Jill Biden praises 'inner strength' of cancer caregivers
Jill Biden offered a message of consolation and compassion during an intimate listening session with cancer caregivers this Saturday in Portland.
The Biden Cancer Initiative — an offshoot of the Cancer Moonshot created by President Barack Obama in 2016 — seeks to hasten the pace of research and spread new treatment methods to those living with cancer. The nonprofit even has its own hashtag, #cancerFIERCE
Both of Biden's parents died of cancer, and her son Beau succumbed to brain cancer in 2015.
"Whether your child is 46 like ours was, or whether they're 21 or 15 — it's your child. You've got to be calm and make sure that you have the inner strength to go in and face it," Biden said during the April 14 roundtable at Fleur De Lis Bakery in Portland's Hollywood District. "I asked God to give me the strength to get me through. That's what I did for my son, and everybody does something different."
It's been quite some time since Biden landed in the Beaver State. She recalled that years ago renting a convertible in California with her husband, Joe, and driving through the redwoods to visit their son, Hunter, who was helping Jesuit Volunteer Corps run a Portland homeless shelter. Several at the table joked that the Bidens must have been doused by rain the second they crossed the state line.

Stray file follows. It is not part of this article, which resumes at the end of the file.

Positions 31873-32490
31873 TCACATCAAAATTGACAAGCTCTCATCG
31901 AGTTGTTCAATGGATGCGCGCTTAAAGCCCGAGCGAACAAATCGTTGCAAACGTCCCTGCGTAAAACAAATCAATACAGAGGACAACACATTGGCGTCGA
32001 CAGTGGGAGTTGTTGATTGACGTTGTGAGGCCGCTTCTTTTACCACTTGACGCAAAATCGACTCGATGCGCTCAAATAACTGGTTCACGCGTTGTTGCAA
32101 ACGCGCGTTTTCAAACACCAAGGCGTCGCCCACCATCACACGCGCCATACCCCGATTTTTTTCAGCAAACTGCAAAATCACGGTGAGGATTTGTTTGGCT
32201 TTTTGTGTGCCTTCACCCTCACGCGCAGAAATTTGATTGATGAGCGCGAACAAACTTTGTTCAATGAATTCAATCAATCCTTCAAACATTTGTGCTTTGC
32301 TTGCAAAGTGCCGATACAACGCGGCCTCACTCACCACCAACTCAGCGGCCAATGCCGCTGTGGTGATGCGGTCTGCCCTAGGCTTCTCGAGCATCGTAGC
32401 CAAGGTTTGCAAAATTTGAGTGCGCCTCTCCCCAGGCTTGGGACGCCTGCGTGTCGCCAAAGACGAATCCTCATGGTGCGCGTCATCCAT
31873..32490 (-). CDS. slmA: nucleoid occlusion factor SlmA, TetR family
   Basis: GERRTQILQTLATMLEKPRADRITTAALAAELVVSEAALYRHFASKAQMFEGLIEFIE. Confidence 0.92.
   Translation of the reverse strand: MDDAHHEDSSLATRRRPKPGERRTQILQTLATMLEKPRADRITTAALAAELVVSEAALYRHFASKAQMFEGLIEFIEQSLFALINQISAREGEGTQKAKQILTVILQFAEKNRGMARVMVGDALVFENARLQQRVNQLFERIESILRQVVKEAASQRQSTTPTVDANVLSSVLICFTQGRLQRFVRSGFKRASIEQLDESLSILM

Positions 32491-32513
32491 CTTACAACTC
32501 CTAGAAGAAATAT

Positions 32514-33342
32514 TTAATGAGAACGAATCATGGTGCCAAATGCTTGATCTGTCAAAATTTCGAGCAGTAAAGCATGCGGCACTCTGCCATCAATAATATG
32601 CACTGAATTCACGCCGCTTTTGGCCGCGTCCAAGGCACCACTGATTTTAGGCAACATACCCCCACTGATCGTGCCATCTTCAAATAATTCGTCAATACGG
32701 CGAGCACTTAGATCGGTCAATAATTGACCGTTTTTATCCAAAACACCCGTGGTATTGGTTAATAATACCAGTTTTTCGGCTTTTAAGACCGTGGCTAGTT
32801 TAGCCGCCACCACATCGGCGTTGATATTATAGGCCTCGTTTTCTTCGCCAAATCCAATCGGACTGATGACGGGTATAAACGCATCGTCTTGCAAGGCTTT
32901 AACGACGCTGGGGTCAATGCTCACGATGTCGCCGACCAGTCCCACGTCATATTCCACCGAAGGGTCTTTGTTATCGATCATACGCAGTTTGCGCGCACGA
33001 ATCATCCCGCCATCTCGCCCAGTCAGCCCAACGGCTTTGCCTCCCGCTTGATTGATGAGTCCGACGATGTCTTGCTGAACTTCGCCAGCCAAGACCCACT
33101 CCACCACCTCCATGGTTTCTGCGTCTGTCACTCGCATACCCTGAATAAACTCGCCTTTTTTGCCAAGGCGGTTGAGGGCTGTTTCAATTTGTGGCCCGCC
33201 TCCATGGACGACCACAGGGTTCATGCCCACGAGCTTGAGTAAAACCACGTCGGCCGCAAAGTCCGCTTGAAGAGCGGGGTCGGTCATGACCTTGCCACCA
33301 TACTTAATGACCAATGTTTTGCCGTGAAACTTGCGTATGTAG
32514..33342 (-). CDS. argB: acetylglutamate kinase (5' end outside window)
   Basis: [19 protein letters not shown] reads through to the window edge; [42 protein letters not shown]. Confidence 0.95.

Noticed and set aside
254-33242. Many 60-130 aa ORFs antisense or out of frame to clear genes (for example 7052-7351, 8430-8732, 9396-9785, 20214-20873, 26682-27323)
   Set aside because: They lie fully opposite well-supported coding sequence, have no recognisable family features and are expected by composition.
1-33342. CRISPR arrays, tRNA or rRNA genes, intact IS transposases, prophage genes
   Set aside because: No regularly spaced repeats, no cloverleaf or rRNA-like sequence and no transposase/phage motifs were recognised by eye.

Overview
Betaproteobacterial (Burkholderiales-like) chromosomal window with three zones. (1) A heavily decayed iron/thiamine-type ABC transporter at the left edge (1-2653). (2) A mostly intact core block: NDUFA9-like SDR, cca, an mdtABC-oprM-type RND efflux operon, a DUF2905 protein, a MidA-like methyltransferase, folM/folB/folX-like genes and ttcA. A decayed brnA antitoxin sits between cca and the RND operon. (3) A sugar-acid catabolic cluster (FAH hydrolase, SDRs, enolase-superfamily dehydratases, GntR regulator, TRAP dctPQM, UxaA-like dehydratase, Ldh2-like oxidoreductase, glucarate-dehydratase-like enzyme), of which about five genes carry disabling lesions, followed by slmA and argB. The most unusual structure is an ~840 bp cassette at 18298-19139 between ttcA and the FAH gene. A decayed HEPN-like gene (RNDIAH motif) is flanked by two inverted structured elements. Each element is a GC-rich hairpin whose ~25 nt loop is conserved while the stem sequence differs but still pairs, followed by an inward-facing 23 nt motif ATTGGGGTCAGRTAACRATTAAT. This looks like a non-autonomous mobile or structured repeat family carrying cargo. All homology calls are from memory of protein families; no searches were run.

Joe Biden served as U.S. vice president for eight years under President Obama, and is rumored to be considering a run against President Donald Trump in 2020.
"The Biden Initiative is really focused on changing the story around why we show up for work," noted Krista Nelson, an oncology social worker with two decades of experience. "We have the opportunity as social workers to see people at their most vulnerable and brave moments."
Massage therapist Elizabeth Baxter started caring for her husband, Mark Farnsworth, after he was diagnosed with rectal cancer in 2013. The breadwinner for her three kids, Baxter said she wished there were more online and hardcopy lists of resources distributed to cancer caregivers.
"What if when my husband was in treatment, there was yoga for caregivers, because that's a big component of my self-care," she said. "When I was at every chemo infusion, (I was) sitting there and eating bad junk food and being so stressed that by the time I got home I needed care."
At the meeting, Jill Biden encouraged caregivers to speak up and advocate for their family member or loved one. You should bring water and a magazine — even if you're too distracted to read — and know your way around the hospital in advance, she recommended.
For more information about the Biden Cancer Initiative, click here.